UART stands for Universal Asynchronous Receiver/Transmitter and is a way computers can "talk" to each other over a serial line. It is asynchronous because there is no separate clock line like there is for other serial protocols like SPI and I2C. Each byte is preceded by a start bit and followed by one or two stop bits (usually one).
Typically speeds are 9600, 19200, 57600, or 115200 baud, although some UARTs can go over a million baud. Baud rate is essentially bits per second, so a baud rate of 115,200 means you are sending 11,500 bytes per second since each byte has the overhead of one start bit and one stop bit.
Besides talking directly with another computer chip, UARTs are sometimes used to communicate with other peripherals. For example, it is very common to use a UART to communicate with a wireless modem, be it cell radio or Bluetooth using "AT" commands.
The outputs of a UART (Tx = transmit, Rx = receive) are at the same logic levels (usually 3.3v or 5v) as the rest of the circuit. The idle state of a UART line is a logic high. To connect two microcontrollers together in close proximity, you can tie the Tx lead of one UART to the Rx lead of another and vice versa.
However UARTs are also commonly used to drive RS-232 interfaces, which allow the signals to travel for several hundred feet. For this, you need a level-shifting circuit, since RS-232 uses different voltages than the logic levels on the PCB -- namely logic high becomes a negative voltage (typically -5v to -12v), and logic low becomes a positive voltage (typically +5v to +12v).
Do NOT connect the Tx and Rx leads of a UART directly to a RS-232 cable.
UARTs are usually included inside a microcontroller set of I/O peripherals, and there will be a number of registers associated with the UART. The UART will usually have a dedicated set of library routines provided by the microcontroller's manufacturer to access them. These will include a routine (or routines) to initiate the UART, such as setting its baud rate and other characteristics such as the character size (7 or 8 bits), parity, and stop bits (you can almost always ignore these last three items).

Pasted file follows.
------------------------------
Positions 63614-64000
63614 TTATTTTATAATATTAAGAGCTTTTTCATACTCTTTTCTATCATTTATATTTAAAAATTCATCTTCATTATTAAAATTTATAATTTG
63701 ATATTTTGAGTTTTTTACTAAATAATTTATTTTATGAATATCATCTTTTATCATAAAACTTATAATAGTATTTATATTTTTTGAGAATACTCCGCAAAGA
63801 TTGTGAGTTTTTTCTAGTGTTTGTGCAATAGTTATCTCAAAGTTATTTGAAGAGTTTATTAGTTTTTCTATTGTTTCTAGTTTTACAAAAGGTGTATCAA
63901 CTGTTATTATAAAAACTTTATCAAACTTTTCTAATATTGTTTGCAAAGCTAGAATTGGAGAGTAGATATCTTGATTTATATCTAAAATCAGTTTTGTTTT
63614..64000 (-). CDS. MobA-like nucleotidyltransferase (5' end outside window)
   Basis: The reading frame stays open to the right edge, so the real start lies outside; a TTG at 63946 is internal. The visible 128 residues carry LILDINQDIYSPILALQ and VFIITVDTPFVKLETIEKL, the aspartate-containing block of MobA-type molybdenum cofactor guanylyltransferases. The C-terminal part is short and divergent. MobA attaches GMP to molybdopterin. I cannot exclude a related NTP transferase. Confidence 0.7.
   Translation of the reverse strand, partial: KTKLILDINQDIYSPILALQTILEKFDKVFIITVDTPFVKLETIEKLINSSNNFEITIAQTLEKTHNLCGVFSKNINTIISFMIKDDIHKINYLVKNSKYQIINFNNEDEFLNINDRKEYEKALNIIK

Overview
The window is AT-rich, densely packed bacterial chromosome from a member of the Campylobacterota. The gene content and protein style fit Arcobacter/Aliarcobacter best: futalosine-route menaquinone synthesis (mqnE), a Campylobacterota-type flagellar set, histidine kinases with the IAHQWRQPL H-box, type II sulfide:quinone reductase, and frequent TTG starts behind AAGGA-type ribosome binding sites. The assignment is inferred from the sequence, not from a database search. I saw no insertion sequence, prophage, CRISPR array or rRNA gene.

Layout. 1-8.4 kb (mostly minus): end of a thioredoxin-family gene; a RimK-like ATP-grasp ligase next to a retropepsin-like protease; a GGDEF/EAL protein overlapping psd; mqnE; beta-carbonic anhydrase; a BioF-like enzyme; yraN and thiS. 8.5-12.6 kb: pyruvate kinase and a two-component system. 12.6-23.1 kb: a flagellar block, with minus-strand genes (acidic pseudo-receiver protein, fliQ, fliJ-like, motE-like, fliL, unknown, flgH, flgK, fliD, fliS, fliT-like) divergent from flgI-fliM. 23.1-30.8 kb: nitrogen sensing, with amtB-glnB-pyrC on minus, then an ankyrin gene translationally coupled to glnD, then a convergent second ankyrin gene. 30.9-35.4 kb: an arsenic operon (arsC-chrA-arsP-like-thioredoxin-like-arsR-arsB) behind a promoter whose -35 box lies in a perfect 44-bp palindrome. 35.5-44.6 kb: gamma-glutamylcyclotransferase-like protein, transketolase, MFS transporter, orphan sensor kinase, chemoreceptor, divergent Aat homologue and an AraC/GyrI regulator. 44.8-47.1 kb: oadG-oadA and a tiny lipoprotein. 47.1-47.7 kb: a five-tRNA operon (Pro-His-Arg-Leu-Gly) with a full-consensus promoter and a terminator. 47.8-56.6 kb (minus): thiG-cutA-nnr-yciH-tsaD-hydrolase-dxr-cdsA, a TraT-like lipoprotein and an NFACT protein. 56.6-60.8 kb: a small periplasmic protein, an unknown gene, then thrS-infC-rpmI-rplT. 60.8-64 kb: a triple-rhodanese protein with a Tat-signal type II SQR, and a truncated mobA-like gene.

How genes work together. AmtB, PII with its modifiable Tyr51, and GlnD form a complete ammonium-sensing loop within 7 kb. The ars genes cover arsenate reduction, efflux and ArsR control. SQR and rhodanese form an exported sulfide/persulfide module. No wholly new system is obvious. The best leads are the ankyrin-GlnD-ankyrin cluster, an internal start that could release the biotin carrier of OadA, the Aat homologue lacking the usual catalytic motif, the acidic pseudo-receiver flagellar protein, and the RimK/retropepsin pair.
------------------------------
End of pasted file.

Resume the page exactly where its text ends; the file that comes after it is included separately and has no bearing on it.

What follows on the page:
Then there will be routines to write a character, and read a character. At 115,200 baud, there can be a character coming in every 100 µs. So you often need to use an interrupt routine to collect them into a buffer so the base level of your firmware can process them later. UARTs often provide FIFO's (anywhere from four characters to 128 or more), so it is less likely you will miss a character.
There can be several UARTs in the same microcontroller, one PIC32 I have worked with had six of them. (Usually the pins for the UARTs are shared with other peripherals like SPI and I2C, so that meant you can have a few UARTs, a couple SPI and a couple of I2C interfaces, or a lot of UARTs, but none of the others). If one does run out of UARTs on the microcontroller, you can get them in separate ICs, usually interfaced via I2C or SPI interfaces.